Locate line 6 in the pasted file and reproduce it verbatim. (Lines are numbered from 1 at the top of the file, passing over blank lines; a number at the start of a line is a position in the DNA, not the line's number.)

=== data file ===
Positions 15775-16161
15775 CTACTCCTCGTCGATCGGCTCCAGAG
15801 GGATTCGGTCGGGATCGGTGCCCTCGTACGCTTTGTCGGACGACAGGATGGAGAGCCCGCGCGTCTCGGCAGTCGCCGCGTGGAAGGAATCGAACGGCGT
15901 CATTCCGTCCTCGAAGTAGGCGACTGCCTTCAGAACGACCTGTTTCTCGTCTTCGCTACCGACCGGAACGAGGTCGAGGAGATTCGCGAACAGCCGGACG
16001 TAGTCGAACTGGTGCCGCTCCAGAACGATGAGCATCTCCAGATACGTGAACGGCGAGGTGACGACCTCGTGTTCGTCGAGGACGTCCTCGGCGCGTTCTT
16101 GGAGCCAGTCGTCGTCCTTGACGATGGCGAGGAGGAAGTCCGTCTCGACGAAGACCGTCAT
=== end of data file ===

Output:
16101 GGAGCCAGTCGTCGTCCTTGACGATGGCGAGGAGGAAGTCCGTCTCGACGAAGACCGTCAT